For Displaced Schoolkids, Attendance At New Schools Is Low

Source: Justin Goodman, Spokesman for Council Speaker Christine Quinn, via Twitter

As schools throughout the hardest hit neighborhoods in Brooklyn struggle to open, other schools that have taken in extra students face their own struggles like attendance, transporting students to and from the new schools and more.

Due to damage, 450 students from P.S. 188 at 3314 Neptune Avenue were moved to I.S. 281 at 8787 24th Avenue. Educators at P.S. 450 state that most of the relocated students have not been in class.

Most parents say this is due to a lack of transportation to the new schools, according to NY1.

“We don’t have a car,” said a parent. “It’s very hard, because we don’t have the train, we don’t have the bus.”

As of Tuesday, the Department of Education provided shuttle buses for all relocated students. However, this did not prove to be an easy transition.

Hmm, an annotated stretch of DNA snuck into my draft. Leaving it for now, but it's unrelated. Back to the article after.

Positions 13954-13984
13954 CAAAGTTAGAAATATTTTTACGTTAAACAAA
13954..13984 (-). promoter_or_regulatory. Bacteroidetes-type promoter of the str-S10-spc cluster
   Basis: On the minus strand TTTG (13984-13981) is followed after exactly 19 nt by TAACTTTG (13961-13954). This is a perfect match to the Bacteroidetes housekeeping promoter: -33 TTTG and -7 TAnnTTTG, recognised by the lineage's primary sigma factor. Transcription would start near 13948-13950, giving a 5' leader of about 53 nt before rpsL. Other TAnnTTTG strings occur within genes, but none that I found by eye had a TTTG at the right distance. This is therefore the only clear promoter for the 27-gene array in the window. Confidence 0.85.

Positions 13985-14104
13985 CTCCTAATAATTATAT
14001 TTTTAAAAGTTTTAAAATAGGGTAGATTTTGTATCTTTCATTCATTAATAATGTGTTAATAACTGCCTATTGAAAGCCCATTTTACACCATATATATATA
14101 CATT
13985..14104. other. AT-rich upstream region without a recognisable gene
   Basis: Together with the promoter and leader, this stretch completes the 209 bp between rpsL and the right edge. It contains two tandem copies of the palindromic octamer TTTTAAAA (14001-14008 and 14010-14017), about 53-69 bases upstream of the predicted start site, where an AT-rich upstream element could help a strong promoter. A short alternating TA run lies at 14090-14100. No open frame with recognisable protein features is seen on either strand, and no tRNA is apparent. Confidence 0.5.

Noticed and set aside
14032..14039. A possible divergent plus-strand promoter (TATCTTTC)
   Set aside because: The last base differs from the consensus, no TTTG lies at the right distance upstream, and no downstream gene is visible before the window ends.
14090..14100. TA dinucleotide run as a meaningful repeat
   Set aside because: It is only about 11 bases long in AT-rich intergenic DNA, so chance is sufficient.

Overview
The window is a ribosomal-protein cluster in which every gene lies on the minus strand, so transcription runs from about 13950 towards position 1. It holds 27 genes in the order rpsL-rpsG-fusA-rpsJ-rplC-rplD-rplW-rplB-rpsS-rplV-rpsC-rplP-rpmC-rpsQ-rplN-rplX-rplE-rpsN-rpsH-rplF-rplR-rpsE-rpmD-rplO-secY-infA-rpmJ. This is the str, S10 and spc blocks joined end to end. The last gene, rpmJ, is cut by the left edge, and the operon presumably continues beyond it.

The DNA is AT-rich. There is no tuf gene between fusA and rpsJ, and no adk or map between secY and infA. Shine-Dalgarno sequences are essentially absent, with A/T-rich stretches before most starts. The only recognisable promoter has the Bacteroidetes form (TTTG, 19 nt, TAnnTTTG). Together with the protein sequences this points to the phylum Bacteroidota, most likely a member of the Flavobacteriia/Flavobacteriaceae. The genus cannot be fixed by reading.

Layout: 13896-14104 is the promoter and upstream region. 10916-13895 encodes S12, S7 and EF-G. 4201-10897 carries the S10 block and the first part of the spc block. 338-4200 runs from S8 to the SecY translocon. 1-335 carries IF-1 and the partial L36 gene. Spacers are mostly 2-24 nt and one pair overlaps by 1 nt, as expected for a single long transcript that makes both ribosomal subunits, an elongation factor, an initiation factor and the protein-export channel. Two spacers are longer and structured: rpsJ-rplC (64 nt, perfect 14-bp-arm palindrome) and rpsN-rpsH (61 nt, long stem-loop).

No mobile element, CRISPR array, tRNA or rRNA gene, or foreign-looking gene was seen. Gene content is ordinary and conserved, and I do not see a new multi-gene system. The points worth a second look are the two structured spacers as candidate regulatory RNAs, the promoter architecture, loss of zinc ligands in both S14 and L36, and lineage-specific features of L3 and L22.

“A bunch of kids screaming, a little girl screaming,” stated a student. “It was confusing.”

Local politicians also got into the mix in an attempt to help the struggling students. Council Speaker Christine Quinn, Councilman Dominic Recchia and UFT President Michael Mulgrew distributed backpacks full of school supplies at I.S. 281 yesterday.

Administrators were pleased to announce a 90 percent attendance rate on Tuesday as well, the first high attendance marker since the storm. Perhaps this is a sign of good things to come for the displaced schoolkids.